In recent times, there has been a venture to publish more light novels in the United States. The leader of this publisher, Yen Press, is a joint venture between Hachette Book Group and Japanese publisher Kadokawa.[11] Other publishers such as Seven Seas Entertainment, Viz Media (owned by Shogakukan and Shueisha), Vertical (owned by Kodansha USA), One Peace Books, J-Novel Club, Cross Infinite Worlds, Sol Press have all been making an effort to publish more light novels in English.[11] Additionally, light novel authors and authors have been starting to make guest appearances overseas at anime conventions. At the 2019 Anime Expo, one of the biggest Anime conventions of the year, featured creators such as Kumo Kagyu, author of Goblin Slayer, and Fujino Omori, the author of Is It Wrong to Pick up Girls in a Dungeon?.[11]

One popular genre in the light novel category is isekai (異世界) or "different world" stories. In these stories usually feature an ordinary person that is transported from a modern city life to a world of fantasy and adventure.[11]Sword Art Online, a web novel initially published in 2002, contributed to the popularization of 'Isekai' as a genre.[12] This web novel became extremely popular, forming various adaptations such as an anime, manga, and even various movies and spinoff series. Because of the success of Sword Art Online, other novels such as KonoSuba, Overlord and Re:Zero became increasingly more popular.[12] The success of Sword Art Online and 'isekai' as a whole contributed to the creation of write-your-own fiction websites in Japan and increasing popularity of light novels in the west as well.[12]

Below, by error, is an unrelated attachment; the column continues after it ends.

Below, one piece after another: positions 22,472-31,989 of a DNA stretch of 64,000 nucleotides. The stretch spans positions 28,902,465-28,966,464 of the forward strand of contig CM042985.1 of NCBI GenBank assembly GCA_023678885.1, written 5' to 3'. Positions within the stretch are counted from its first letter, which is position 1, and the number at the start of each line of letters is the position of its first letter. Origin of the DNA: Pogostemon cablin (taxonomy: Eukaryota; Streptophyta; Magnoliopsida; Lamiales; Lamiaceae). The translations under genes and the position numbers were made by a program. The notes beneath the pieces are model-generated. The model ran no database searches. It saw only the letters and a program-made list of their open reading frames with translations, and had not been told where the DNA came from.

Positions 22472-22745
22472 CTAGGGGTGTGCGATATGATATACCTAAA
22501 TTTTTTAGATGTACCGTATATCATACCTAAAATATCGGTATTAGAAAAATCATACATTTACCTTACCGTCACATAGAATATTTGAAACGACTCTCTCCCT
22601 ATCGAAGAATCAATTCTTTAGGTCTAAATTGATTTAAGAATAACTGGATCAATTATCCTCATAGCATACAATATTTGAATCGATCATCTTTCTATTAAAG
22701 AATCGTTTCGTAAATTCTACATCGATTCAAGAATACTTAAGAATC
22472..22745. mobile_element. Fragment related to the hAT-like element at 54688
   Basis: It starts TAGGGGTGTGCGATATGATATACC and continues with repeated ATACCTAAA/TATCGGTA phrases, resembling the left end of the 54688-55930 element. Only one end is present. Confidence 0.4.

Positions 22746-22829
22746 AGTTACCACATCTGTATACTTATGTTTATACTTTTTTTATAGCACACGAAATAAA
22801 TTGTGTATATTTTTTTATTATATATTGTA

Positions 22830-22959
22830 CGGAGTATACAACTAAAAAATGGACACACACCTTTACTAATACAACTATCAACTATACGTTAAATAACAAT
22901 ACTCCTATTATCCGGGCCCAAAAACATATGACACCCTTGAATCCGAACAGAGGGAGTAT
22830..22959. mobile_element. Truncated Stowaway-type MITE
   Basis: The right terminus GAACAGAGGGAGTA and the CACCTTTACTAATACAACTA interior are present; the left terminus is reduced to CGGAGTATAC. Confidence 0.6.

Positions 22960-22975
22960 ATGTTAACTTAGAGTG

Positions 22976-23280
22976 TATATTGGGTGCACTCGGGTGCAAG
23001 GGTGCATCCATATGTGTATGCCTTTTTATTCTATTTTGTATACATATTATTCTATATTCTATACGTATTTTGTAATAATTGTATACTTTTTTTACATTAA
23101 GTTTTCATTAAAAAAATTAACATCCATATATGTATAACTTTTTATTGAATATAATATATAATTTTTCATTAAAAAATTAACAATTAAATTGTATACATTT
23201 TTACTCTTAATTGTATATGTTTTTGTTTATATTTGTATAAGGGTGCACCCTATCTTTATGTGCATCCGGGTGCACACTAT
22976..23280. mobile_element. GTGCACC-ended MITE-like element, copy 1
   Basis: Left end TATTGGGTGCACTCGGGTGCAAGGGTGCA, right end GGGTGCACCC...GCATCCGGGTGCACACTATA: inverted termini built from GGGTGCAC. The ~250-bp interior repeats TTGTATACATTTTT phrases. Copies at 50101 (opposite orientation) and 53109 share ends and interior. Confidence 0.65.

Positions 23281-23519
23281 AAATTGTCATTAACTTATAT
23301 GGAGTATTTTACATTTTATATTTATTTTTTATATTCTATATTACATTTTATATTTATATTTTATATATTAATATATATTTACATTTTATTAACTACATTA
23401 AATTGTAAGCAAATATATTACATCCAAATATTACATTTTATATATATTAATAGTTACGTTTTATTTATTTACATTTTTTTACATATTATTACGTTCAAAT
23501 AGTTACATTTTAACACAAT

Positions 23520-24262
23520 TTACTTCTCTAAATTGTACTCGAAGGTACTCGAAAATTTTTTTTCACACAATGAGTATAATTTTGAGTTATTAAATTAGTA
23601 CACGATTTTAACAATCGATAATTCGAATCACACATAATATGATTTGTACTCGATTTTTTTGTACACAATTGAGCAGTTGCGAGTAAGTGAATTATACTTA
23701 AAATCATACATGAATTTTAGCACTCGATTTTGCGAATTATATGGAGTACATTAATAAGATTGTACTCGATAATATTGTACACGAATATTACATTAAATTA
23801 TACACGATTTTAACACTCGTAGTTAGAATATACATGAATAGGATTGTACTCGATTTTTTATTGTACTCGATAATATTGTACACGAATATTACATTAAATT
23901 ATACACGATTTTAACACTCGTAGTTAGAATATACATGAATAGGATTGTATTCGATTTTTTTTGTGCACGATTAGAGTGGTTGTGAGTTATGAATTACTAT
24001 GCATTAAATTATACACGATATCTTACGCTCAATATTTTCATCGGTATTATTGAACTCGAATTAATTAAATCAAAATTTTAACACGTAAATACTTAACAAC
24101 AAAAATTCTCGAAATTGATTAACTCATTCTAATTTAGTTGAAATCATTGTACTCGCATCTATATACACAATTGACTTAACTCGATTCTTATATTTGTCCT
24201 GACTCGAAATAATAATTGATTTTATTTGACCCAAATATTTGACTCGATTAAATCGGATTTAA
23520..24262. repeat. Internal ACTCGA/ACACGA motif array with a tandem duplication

See also[edit]


External links[edit]

Sours: https://en.wikipedia.org/wiki/Light_novel
Reign of the Seven Spellblades Volume 1 Light Novel Review #LightNovel

10 Light Novels With Western-Inspired Stories

The 'light novel' medium has become more and more popular over the years, receiving tons of anime adaptions. Isekai is the most popular genre to come out of novels, although other genres have also succeeded in capturing readers' attention. It's not surprising that with so many different novels, some would use western influence in their story and characters.